A new domestic violence shelter in Brooklyn is helping victims escape their abusers by welcoming pets.
"Pets are part of the family," said Jennifer White-Reid of the Urban Resources Institute. "You look at the images of families in Katrina and other emergencies and they're clinging onto their loved ones, including their beloved pets."
So it shouldn't come as a shock that almost half of all victims of domestic violence don't leave their abuser if it means leaving a pet behind. In many cases victims are worried that their animals will become the target of abuse if they're left alone.
"We had a survivor who talked about her cat placed in a microwave, and her being threatened that if she didn't do what her abuser told her to do, he would then turn the microwave on," White-Reid said.
The problem is only 3 percent of domestic-violence shelters across the country allow families to bring pets.
"We've had families who left and lived in their cars because they couldn't come into shelter with their pet," said White-Reid.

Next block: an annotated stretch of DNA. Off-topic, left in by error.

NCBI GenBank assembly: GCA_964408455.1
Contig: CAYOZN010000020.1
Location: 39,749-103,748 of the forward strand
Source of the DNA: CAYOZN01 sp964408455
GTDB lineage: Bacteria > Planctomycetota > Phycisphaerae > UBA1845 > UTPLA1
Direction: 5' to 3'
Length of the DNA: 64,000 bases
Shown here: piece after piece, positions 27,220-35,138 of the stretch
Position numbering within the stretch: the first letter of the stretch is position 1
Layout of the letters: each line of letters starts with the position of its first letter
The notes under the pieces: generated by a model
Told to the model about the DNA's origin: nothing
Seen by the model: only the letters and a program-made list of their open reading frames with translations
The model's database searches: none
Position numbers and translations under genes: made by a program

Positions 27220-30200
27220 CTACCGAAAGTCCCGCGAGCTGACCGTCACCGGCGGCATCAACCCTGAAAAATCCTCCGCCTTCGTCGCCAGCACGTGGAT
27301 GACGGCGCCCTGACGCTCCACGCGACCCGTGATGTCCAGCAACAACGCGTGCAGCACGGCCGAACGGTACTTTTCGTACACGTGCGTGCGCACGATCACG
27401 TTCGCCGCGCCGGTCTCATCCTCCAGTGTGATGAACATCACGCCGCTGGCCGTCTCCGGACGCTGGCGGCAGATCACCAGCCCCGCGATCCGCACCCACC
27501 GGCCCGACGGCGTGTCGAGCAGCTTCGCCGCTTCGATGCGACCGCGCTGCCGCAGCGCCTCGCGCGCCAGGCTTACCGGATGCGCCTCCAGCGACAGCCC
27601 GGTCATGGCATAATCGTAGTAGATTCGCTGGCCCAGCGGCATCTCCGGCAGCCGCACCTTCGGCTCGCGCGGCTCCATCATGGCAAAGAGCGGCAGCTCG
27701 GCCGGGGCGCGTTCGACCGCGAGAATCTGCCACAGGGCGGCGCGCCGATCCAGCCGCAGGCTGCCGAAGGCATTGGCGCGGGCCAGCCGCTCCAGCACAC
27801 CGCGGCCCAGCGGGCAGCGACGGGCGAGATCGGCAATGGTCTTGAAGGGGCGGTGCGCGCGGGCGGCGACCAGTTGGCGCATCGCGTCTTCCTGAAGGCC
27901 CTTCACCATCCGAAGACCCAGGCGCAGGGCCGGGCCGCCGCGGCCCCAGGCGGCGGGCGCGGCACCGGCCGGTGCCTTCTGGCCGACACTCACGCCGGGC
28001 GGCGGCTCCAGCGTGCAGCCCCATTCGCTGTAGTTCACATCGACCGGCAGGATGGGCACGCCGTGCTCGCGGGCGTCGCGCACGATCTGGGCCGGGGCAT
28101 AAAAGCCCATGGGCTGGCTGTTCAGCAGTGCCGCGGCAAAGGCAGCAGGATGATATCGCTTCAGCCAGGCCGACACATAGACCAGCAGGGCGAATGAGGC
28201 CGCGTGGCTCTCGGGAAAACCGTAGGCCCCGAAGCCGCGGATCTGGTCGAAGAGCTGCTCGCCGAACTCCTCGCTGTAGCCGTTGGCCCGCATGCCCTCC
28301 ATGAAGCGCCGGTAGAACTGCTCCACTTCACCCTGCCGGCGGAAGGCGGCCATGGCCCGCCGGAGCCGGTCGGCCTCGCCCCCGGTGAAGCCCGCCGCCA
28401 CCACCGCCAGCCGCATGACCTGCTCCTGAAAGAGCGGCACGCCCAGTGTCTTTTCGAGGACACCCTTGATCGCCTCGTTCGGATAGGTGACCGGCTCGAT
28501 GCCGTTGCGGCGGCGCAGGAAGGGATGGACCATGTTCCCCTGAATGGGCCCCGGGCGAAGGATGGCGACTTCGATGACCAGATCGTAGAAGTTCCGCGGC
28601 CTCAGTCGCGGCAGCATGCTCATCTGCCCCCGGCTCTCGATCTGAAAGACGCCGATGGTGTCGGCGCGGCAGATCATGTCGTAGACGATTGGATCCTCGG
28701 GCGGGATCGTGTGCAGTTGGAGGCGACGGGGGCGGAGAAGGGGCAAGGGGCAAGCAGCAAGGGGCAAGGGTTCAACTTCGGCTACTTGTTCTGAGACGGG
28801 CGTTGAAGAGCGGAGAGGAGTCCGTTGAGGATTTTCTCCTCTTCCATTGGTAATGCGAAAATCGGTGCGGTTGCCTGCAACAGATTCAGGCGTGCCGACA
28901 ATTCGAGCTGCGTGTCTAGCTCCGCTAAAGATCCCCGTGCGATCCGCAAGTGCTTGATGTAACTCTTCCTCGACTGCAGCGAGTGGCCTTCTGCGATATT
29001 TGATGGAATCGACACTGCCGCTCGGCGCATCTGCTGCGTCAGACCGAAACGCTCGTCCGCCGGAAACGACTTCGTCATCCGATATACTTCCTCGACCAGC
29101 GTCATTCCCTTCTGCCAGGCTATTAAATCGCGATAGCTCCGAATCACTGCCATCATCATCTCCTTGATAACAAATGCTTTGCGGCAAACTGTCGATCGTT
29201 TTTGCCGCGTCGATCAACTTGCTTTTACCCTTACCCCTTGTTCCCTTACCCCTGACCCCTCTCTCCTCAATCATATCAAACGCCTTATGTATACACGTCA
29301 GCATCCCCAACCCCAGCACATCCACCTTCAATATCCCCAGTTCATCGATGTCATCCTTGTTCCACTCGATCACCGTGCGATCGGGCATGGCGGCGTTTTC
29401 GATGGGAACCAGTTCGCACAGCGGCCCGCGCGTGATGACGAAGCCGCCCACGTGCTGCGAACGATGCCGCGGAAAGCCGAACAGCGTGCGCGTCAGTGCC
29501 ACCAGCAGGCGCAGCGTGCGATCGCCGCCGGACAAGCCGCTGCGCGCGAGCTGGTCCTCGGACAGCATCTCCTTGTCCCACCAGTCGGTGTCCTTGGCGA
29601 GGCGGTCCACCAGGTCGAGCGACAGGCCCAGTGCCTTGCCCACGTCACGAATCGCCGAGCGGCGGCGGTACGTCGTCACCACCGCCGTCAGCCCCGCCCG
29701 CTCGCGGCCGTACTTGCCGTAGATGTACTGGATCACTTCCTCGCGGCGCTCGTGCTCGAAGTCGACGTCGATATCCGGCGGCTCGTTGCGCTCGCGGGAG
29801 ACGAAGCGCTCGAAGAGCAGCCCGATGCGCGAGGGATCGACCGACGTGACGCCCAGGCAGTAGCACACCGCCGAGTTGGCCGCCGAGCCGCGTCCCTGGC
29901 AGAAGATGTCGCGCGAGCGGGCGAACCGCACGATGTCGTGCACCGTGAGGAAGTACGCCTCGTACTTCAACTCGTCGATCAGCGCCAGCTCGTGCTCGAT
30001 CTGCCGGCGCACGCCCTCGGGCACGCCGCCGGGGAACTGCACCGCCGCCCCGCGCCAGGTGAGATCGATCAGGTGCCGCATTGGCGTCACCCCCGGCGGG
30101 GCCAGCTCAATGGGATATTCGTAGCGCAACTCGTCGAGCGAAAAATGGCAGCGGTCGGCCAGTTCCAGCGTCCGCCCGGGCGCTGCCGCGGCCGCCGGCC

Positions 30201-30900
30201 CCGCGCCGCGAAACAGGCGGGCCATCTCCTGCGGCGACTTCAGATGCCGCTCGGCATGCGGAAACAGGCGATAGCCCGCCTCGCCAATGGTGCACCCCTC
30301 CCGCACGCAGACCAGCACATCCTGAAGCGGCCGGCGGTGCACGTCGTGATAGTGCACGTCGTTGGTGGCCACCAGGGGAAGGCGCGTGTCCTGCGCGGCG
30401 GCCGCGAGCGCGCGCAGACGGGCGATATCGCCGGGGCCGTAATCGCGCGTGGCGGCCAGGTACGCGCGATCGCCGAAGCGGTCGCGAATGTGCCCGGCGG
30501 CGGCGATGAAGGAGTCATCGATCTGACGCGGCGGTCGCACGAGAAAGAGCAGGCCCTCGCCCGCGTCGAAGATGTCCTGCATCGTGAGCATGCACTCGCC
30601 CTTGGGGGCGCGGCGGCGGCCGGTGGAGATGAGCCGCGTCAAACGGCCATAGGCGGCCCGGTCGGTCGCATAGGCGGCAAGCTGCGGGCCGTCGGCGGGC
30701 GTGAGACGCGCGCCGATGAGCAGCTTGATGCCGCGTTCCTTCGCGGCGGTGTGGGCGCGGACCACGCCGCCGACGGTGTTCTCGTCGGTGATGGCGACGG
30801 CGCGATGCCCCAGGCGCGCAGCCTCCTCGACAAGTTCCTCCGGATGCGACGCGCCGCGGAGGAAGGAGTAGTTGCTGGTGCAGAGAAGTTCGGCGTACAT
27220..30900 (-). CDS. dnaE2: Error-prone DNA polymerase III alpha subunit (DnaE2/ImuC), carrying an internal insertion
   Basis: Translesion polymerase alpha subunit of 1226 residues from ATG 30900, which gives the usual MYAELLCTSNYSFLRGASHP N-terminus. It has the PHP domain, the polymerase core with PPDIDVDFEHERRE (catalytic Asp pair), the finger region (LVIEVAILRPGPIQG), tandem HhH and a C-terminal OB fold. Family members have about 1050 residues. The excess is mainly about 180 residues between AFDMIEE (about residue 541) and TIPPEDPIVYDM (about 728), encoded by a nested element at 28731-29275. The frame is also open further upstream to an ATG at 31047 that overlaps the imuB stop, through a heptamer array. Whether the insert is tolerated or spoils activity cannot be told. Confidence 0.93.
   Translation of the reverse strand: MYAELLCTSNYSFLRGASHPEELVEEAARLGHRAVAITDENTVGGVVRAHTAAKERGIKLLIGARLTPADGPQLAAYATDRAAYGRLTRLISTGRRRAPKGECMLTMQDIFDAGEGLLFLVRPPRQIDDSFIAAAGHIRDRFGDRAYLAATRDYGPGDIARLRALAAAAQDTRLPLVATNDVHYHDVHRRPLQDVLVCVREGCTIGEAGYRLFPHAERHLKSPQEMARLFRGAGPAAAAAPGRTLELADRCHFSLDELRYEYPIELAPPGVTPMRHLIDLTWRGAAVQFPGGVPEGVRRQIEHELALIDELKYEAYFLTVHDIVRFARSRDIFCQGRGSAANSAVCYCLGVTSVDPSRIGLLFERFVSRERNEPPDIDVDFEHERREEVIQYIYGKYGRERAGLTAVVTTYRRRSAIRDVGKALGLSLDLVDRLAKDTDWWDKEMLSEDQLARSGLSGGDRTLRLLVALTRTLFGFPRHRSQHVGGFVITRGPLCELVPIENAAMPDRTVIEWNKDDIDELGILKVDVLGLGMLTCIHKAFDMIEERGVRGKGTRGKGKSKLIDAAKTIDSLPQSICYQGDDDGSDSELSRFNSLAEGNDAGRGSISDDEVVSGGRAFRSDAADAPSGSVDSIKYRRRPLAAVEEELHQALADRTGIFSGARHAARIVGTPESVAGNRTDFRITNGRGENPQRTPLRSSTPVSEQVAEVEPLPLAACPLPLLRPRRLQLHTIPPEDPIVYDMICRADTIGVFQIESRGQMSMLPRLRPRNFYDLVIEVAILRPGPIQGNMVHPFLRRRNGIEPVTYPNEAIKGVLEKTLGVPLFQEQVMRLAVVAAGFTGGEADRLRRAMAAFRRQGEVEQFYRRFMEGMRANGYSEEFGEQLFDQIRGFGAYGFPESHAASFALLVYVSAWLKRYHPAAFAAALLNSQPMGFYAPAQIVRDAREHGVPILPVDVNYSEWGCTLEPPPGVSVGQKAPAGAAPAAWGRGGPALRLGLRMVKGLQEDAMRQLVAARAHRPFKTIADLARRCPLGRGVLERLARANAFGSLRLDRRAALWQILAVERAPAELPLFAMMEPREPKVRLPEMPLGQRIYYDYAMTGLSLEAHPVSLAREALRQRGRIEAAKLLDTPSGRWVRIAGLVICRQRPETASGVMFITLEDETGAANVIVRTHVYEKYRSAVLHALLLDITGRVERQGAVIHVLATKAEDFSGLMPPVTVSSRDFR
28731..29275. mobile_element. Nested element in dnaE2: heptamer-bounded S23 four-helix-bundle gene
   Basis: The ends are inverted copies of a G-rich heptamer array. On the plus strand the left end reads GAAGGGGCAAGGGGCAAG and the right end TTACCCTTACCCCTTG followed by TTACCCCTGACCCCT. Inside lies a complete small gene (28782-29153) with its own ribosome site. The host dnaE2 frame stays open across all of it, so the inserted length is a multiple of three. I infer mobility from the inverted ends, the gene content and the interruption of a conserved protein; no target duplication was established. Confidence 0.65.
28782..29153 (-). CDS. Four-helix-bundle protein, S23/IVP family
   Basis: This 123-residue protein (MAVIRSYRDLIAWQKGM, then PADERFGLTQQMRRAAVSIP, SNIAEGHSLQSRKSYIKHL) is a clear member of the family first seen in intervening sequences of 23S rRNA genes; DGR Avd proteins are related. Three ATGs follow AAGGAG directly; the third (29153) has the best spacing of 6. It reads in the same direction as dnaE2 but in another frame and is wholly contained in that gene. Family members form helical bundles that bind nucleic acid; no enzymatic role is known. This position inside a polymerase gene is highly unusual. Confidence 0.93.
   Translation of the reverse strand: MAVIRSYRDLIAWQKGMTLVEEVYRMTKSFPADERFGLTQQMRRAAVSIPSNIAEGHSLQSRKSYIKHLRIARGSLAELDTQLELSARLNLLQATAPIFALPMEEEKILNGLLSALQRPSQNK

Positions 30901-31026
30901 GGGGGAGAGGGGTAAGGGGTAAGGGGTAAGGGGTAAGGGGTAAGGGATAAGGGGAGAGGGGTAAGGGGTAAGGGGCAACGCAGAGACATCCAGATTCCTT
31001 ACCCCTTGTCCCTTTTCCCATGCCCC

That's why the Urban Resource Institute started the program, called People and Animals Living Safely or PALS.
The program launched in 2013, with the institute retrofitting shelters to accommodate pets. This week, the organization opened PALS Place, a 100-person-capacity building with room for 41 families and their pets.
"PALS Place is a ground-breaking initiative because from concept to development, we really thought about the family with their pet in mind," said White-Reid.
From the grooming station and on-site dog park, to welcome kits provided by Purina and free vet care from the ASPCA,
victims who find the courage to leave their situation will have peace of mind knowing their entire family will be protected.
"Having one shelter that's 100-percent pet friendly is a great opportunity, but we want to see a replication of this model over time throughout the country."
URI will start placing families at PALS Place by the end of the year. For more information you can head to http://www.urinyc.org.